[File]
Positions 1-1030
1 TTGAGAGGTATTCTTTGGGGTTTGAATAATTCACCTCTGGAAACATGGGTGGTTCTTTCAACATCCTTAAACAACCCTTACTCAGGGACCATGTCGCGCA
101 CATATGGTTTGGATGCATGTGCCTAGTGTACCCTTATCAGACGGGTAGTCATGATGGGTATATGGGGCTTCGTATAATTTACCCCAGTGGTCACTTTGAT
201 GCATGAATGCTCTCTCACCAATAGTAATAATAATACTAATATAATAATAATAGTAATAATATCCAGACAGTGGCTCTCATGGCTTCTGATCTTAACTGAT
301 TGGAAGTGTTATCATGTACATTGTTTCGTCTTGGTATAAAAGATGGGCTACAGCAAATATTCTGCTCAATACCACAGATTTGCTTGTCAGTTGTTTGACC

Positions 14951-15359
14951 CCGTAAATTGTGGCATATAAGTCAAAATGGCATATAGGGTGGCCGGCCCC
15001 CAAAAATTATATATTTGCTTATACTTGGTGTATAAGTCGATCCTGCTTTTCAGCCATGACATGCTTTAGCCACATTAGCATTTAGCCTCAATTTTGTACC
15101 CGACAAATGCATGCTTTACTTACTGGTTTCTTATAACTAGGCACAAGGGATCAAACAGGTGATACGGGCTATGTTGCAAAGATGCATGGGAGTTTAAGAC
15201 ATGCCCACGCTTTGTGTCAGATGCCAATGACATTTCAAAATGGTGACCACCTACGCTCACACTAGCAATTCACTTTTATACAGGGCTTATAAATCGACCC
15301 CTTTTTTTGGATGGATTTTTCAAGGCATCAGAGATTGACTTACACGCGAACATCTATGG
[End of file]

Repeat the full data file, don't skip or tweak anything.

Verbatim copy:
Positions 1-1030
1 TTGAGAGGTATTCTTTGGGGTTTGAATAATTCACCTCTGGAAACATGGGTGGTTCTTTCAACATCCTTAAACAACCCTTACTCAGGGACCATGTCGCGCA
101 CATATGGTTTGGATGCATGTGCCTAGTGTACCCTTATCAGACGGGTAGTCATGATGGGTATATGGGGCTTCGTATAATTTACCCCAGTGGTCACTTTGAT
201 GCATGAATGCTCTCTCACCAATAGTAATAATAATACTAATATAATAATAATAGTAATAATATCCAGACAGTGGCTCTCATGGCTTCTGATCTTAACTGAT
301 TGGAAGTGTTATCATGTACATTGTTTCGTCTTGGTATAAAAGATGGGCTACAGCAAATATTCTGCTCAATACCACAGATTTGCTTGTCAGTTGTTTGACC

Positions 14951-15359
14951 CCGTAAATTGTGGCATATAAGTCAAAATGGCATATAGGGTGGCCGGCCCC
15001 CAAAAATTATATATTTGCTTATACTTGGTGTATAAGTCGATCCTGCTTTTCAGCCATGACATGCTTTAGCCACATTAGCATTTAGCCTCAATTTTGTACC
15101 CGACAAATGCATGCTTTACTTACTGGTTTCTTATAACTAGGCACAAGGGATCAAACAGGTGATACGGGCTATGTTGCAAAGATGCATGGGAGTTTAAGAC
15201 ATGCCCACGCTTTGTGTCAGATGCCAATGACATTTCAAAATGGTGACCACCTACGCTCACACTAGCAATTCACTTTTATACAGGGCTTATAAATCGACCC
15301 CTTTTTTTGGATGGATTTTTCAAGGCATCAGAGATTGACTTACACGCGAACATCTATGG